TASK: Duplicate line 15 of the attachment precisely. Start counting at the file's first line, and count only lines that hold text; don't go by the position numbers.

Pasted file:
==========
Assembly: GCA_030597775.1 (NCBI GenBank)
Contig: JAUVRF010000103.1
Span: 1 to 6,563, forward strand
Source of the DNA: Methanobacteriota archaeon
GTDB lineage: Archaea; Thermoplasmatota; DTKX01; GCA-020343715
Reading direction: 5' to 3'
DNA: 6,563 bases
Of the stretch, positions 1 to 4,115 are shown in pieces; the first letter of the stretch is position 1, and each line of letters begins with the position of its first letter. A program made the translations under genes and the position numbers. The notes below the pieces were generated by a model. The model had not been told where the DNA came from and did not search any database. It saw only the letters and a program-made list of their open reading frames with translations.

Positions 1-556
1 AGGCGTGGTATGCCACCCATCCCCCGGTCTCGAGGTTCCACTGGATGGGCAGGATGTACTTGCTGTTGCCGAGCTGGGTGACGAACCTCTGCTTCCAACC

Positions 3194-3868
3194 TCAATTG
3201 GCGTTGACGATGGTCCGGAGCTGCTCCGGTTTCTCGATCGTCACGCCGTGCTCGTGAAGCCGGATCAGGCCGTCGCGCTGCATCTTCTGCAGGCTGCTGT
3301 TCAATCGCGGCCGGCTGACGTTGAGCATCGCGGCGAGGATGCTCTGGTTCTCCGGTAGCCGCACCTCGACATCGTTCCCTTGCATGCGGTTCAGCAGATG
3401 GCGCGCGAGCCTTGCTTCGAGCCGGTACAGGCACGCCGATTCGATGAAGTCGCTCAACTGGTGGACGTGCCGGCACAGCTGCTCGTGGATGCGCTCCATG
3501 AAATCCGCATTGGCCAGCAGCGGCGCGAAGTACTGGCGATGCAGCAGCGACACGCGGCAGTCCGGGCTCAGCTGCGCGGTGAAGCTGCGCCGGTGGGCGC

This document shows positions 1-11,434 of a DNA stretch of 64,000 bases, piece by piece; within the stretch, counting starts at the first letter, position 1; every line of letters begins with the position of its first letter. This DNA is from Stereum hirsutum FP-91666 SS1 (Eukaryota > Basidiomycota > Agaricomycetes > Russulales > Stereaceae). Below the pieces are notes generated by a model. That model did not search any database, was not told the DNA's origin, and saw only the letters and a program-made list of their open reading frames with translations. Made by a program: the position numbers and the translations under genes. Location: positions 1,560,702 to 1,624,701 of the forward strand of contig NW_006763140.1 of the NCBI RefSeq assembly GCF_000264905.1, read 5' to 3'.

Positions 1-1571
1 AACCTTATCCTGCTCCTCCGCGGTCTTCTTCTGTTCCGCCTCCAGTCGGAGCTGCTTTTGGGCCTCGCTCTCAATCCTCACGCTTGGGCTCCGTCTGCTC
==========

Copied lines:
3401 GCGCGCGAGCCTTGCTTCGAGCCGGTACAGGCACGCCGATTCGATGAAGTCGCTCAACTGGTGGACGTGCCGGCACAGCTGCTCGTGGATGCGCTCCATG